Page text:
Federal Labor has rejected suggestions it failed to provide the money needed to fund a fully ramped-up national disability insurance scheme.
The NDIS, which finances support services for people with disabilities and their families, is forecast to cost about $22 billion annually once it is fully operational from 2020, with the cost divided between the commonwealth and the states.
Opposition disability reform spokeswoman Jenny Macklin says Labor proposed the commonwealth's share would be funded by means testing the private health insurance rebate, reforming retirement incomes and unspecified long-term structural savings.
Social Services Minister Christian Porter has said the government remains fully committed to implementing the NDIS and was working to provide the scheme with sustainable support from budget savings.
The main funding, the increase in the Medicare levy from 2 per cent to 2.5 per cent, and cuts to other disability programs will only cover its cost to 2016-17.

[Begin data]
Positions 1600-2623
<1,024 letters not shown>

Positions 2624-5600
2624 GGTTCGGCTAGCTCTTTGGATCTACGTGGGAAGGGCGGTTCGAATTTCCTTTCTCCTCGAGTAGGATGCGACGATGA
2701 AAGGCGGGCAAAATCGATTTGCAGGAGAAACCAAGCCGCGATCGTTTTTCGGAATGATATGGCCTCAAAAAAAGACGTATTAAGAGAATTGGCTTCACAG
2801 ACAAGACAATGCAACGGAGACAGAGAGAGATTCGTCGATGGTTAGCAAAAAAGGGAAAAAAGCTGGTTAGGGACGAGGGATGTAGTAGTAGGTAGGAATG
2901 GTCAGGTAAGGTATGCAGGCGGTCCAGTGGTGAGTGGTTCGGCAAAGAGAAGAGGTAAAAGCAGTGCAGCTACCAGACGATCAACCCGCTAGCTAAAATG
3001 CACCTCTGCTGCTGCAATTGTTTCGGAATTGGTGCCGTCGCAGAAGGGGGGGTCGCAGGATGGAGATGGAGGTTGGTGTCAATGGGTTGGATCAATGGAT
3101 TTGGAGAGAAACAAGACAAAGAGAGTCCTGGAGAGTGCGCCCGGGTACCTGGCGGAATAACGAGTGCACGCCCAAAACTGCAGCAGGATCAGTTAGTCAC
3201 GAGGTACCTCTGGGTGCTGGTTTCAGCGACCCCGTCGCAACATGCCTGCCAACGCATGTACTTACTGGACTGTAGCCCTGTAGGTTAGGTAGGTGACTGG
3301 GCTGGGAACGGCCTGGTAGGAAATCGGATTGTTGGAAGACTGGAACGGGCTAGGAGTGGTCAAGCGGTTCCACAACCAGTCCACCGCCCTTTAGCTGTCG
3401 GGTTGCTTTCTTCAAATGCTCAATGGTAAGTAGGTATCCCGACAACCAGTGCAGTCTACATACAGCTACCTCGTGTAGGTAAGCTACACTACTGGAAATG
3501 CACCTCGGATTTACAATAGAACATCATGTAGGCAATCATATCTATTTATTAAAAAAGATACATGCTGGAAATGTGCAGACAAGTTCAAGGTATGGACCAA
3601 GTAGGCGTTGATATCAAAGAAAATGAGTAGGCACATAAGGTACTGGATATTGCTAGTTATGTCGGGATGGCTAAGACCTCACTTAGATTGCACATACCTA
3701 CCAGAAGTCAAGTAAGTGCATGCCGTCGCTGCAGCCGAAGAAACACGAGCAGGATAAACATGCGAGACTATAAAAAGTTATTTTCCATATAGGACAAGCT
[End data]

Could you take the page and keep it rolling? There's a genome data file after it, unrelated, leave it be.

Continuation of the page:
"We are not funding the NDIS gap from borrowings or by raising more income tax or any other general levy," Mr Porter told The Australian.
Ms Macklin said the government was misleading the Australian people by suggesting it can't afford the cost of the NDIS.
"It is a disgraceful attempt to undermine the scheme and increase uncertainty over its future," she said in a statement.
President of People with Disability Craig Wallace said it was always known the increased Medicare levy would not raise the full amount needed to fund the scheme.
"What I do think we're missing from some of the commentary though is actually taking into account the fact that the NDIS is going to be resulting in savings downstream as more people with disabilities enter the workforce," he told Sky News.